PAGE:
The Hearst Connecticut Media Group has thus far only dedicated one 152-word story, dropped into one of its small community newspapers, to a scoop about a scandal within a local institution. The teensiness of the story might have something to do with the fact that the institution is the Hearst Connecticut Media Group (which also publishes the daily Connecticut Post and Stamford Advocate). The community paper in question, the New Canaan News, is stating that Paresh Jha, who was until recently its sole reporter, admitted to fabricating quotes and sources for at least 25 stories over his 22-month tenure there. Jha had covered everything from crime to municipal government to teen marijuana use. According to his Linked In profile, he graduated from UConn in 2009 and received a first-place award from the Connecticut Society of Professional Journalists this year for a series on underage drinking.
Dan Roberti, a candidate in the Democratic primary for the 5th Congressional District, announced his support for campaign finance reform to lessen the influence of lobbyists in politics. The website CT News Junkie speculated that Roberti may be trying to "capitalize" on the arrest of a staffer of his opponent, state House Speaker Christopher Donovan, for allegedly taking a donation in exchange for Donovan's help squashing a bill, especially given that Roberti's father, Vin, is a prominent D.C. lobbyist who was ranked number two on a GQ list of the most powerful behind-the-scenes players in Washington. Roberti admitted some of his donors "got to know me because of my father," but defended himself on the grounds that he completes his own menial office tasks, stating, "At the end of the day, I'm the one who's picking up the phones, raising lots of money."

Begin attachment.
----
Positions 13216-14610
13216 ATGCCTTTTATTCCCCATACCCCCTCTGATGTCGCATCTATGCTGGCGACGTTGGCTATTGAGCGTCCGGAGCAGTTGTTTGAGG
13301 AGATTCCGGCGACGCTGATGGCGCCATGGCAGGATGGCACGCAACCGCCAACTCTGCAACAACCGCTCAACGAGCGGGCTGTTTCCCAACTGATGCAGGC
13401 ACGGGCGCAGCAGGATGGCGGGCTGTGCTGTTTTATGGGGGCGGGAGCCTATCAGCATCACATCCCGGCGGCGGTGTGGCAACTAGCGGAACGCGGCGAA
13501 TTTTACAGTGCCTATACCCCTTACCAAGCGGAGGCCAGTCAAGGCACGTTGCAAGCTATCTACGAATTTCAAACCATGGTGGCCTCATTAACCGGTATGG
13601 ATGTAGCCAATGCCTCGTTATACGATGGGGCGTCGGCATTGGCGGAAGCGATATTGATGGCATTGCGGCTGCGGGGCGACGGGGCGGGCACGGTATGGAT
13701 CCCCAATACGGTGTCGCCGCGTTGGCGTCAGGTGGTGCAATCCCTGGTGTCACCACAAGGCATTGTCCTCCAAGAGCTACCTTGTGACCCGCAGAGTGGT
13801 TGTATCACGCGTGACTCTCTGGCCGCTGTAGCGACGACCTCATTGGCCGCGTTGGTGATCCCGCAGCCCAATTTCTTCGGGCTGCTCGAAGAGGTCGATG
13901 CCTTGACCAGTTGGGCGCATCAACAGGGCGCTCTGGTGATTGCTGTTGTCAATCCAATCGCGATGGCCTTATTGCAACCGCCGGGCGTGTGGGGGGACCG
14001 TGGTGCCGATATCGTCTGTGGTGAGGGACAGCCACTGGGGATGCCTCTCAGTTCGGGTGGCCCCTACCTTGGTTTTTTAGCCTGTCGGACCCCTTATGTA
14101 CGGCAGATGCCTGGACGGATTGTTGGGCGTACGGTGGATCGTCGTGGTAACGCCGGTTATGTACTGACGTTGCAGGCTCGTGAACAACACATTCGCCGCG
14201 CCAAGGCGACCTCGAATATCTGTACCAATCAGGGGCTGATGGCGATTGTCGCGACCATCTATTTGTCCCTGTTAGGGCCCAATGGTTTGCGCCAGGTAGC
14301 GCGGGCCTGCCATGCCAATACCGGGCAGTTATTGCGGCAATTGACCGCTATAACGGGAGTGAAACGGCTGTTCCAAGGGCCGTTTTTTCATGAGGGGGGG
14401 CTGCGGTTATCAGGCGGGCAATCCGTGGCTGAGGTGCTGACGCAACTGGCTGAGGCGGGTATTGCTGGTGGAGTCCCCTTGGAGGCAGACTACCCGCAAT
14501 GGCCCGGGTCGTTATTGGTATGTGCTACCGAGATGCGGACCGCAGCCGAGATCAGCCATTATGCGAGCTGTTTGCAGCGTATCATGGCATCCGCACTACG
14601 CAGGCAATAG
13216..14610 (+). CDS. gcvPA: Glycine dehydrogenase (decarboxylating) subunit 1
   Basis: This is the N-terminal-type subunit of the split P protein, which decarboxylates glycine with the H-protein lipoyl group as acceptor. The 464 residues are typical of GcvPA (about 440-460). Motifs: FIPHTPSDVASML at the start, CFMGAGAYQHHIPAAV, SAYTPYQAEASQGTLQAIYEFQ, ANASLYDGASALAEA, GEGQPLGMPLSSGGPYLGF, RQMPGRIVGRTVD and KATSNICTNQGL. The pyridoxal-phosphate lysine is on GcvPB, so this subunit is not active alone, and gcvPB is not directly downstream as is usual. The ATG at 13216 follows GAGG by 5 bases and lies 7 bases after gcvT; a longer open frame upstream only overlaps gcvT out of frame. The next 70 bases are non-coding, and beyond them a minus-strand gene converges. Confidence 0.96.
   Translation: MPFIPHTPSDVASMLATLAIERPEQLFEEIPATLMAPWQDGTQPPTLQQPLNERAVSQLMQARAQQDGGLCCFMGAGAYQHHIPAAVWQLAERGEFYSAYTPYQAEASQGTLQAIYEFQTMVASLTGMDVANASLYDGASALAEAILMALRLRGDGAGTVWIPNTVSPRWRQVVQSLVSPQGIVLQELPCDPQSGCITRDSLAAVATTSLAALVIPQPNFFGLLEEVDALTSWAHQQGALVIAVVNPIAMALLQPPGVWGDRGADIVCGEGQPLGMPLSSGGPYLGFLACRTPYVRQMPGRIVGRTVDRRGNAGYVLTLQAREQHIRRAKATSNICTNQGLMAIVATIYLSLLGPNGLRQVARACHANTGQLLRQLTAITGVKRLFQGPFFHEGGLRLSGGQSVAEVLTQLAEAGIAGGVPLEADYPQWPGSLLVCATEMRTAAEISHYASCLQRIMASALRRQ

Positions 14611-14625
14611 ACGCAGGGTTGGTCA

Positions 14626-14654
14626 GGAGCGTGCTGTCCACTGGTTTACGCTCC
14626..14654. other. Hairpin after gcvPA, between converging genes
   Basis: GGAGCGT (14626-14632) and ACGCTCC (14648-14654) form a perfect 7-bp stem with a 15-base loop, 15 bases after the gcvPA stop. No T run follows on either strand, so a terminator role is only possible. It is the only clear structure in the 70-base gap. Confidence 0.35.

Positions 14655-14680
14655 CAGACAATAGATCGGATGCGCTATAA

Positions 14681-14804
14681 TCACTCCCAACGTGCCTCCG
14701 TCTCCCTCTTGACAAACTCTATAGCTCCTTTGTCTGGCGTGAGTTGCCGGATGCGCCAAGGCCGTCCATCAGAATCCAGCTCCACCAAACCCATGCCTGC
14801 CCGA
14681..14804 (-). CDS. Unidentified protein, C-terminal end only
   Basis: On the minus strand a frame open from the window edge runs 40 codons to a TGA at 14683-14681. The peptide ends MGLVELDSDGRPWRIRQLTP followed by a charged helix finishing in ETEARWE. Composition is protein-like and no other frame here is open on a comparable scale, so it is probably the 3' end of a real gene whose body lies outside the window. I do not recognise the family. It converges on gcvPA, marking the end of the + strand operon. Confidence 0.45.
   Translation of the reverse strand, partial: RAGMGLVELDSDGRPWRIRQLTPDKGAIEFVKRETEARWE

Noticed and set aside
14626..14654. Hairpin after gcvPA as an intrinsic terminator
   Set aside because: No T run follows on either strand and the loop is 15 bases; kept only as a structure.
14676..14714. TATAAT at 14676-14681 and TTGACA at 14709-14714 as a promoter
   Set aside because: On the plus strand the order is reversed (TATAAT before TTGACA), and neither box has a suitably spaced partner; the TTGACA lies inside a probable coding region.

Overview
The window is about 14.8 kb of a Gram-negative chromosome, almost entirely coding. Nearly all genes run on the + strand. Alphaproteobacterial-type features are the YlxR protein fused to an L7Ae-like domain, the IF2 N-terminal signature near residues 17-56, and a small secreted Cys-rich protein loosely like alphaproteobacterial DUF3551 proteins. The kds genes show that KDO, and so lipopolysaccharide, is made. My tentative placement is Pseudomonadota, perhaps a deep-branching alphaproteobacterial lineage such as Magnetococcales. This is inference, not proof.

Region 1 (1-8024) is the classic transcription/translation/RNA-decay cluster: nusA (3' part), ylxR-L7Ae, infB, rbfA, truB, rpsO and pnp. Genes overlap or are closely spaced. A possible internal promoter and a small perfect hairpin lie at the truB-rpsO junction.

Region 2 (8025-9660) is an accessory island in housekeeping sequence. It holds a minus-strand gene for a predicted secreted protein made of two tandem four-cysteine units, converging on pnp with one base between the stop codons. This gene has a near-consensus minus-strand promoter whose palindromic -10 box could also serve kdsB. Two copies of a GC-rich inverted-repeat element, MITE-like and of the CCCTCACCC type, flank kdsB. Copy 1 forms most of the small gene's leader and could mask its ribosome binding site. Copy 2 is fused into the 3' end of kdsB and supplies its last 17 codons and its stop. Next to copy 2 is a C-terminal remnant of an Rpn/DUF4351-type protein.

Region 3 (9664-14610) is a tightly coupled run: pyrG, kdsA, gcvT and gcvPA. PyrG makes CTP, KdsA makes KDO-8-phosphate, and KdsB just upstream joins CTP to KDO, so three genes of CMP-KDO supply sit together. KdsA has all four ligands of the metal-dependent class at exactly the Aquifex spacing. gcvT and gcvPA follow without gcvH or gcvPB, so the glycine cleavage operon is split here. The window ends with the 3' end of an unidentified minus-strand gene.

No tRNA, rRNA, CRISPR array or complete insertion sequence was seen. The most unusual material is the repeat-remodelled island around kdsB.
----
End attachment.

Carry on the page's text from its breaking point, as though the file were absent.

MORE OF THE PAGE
Lynne Ward was apparently under the impression that when a police officer issues you a ticket you can just sorta decline to accept it. An animal control officer allegedly spotted Ward, 61, with an unleashed dog in a Darien park. When the officer, in full uniform, approached Ward, she "stated she would not be receiving a ticket" and drove off, according to the Darien News. Police traced her name and phone number via her license plate, but she reportedly hung up on them. Ward's reaction added an interfering with an officer arrest for what could have been a simple citation.
A neighbor of Jane Belanger claimed in a police complaint that the 35-year-old Monroe woman attempted to distract men installing a fence between their yards by lounging around in a lawn chair while wearing only a towel. In a later incident, he says Belanger, again wearing only the towel, jumped up and down while grabbing her breasts in plain view of his children, according to the Connecticut Post.
Mill River may be one of New Haven's seedier neighborhoods but it is apparently not an open-air drug market, as 40-year-old Muhammed Mahfoz Shaban discovered after he was arrested for allegedly stopping random cars and offering cocaine, The New Haven Register reports.
Police semi-regularly find drunk people asleep behind the wheels of their cars, which counts as DUI if the keys are in the ignition. In an extreme example of this, Westport officers allegedly found 22-year-old Robert Reeder slumped over in his driver's seat so intoxicated he could not respond to them, forcing them to break a window to unlock Reed's vehicle. Frighteningly, he not only had the engine on but the car in drive with his foot on the brake pedal, police told The Hour.
Another DUI suspect, this one in Middletown, made his arrest much easier. Police had stopped another vehicle on a routine traffic stop, when a minivan pulled up to the scene. Its driver, 55-year-old Sebastiano Rizzo (a previous arrestee), allegedly heckled officers, exited the minivan and then stumbled towards them, according to the Middletown Patch website.
A former employee went back to the Buffalo Wild Wings in New Haven to interview for his old job and may have botched it when he allegedly stole money from a safe in the manger's office. Police told the Register that the 43-year-old man (who has not yet been identified) abruptly abandoned the interview and dashed for the three bundles of bills but sloppily dropped most of the stash as he ran out.
On the opposite end of the spectrum, another New Haven man showed a ridiculous dedication to employment when, after being stabbed in a robbery, he drove to work to tell his employers he wouldn't be able to do his job that day because "he had to get to the hospital right away," according to the Hartford Courant.
Post Your Comment Below